Culture minister Tõnis Lukas (Isamaa) has presented a plan for a Narva church, which would include options for holding concerts there as well as other events, worship services and exhibitions.
The church, the Alexander Church in Narva, erected in the 1880s, was joint purchased by the state and the Evangelical Lutheran Church of Estonia (EELK) in June 2016, but renovation work has become a priority, not least due to reports of a danger of falling masonry from the church's ceiling.
One survey put the renovation work at at least €2.5 million, with over €680,00 more for safety features and another half a million or so for a potential underground extension, ERR reports; Lukas proposed an amount to the government which would be finalized in the autumn in conjunction with the interior ministry – which actually owns the building – with final discussions around that time.
One aspect of the proposals includes a 500+ seat concert area to rival other concert halls in Narva and nearby Jõhvi, making use of the building's acoustics and octagonal layout (something which authorities had noticed as early as the 1980s).
Renovation seemed to stall, though with the transfer of ownership to the state in 2016, the list of potential uses, whether serious or not, continued to propagate, with hotel and startup incubator being among them.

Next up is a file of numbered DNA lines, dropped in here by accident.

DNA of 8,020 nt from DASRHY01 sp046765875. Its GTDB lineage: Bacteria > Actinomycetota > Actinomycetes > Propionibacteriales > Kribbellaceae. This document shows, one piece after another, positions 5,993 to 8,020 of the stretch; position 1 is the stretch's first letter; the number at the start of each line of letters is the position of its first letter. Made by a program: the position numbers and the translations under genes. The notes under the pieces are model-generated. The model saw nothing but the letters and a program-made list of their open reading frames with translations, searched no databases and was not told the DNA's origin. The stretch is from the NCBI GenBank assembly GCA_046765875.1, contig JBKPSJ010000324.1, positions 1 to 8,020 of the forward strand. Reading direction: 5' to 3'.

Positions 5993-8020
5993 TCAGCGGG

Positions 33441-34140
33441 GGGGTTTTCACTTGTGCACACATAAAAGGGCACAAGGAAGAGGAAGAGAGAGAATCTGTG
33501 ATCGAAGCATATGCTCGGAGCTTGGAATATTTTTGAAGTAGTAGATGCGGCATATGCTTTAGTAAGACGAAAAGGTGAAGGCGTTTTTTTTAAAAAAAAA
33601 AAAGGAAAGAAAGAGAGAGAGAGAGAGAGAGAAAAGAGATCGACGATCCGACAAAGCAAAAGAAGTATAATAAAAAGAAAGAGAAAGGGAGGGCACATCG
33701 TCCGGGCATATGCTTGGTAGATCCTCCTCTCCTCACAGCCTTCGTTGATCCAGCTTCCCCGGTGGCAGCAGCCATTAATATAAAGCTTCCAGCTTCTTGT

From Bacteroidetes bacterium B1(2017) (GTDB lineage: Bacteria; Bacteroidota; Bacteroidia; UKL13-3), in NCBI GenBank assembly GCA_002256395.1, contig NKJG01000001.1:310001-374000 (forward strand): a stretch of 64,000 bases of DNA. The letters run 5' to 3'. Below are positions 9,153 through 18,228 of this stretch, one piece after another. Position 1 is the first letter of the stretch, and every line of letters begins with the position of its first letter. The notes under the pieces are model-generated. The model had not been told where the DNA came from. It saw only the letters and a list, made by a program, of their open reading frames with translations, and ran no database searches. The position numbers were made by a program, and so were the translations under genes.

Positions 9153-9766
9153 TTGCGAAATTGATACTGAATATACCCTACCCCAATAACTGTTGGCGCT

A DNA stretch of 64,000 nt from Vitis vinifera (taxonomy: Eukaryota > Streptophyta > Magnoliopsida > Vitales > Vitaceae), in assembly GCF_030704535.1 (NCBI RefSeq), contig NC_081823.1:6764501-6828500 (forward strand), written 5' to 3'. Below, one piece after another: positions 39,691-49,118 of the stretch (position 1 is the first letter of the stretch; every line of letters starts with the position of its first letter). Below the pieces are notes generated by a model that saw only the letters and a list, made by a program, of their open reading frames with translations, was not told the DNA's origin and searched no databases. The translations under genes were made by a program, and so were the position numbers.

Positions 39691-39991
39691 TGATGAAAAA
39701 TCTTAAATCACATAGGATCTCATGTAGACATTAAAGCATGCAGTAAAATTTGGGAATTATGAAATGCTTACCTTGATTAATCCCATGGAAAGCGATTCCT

Nonetheless, the dilapidated state of the building as is has prompted the Rescue Board (Päästeamet) to block its use for anything like that, a line confirmed by other experts including those from the Tallinn University of Technology (TalTech).
The domed ceiling has recently been used for film-projected exhibitions, however, and the building's exterior is in better shape, having been restored in the 200s. The building had seen extensive damage during the Battle of Narva towards the end of World War Two.
Ongoing maintenance costs come to around €700 per month, which is covered by the congregation as well as Narva city.
An auxiliary building is also planned.
The church was deemed to be a "cathedral" by president Lennart Meri in the 2000s, but properly speaking it does not have cathedral status.
Last year population minister Riina Solman (Isamaa) said some emergency funds would likely be drawn from the Ownership Reform Reserve Fund, often used for religious buildings, to shore up masonry in danger of falling on to anyone below.
Editor: Andrew Whyte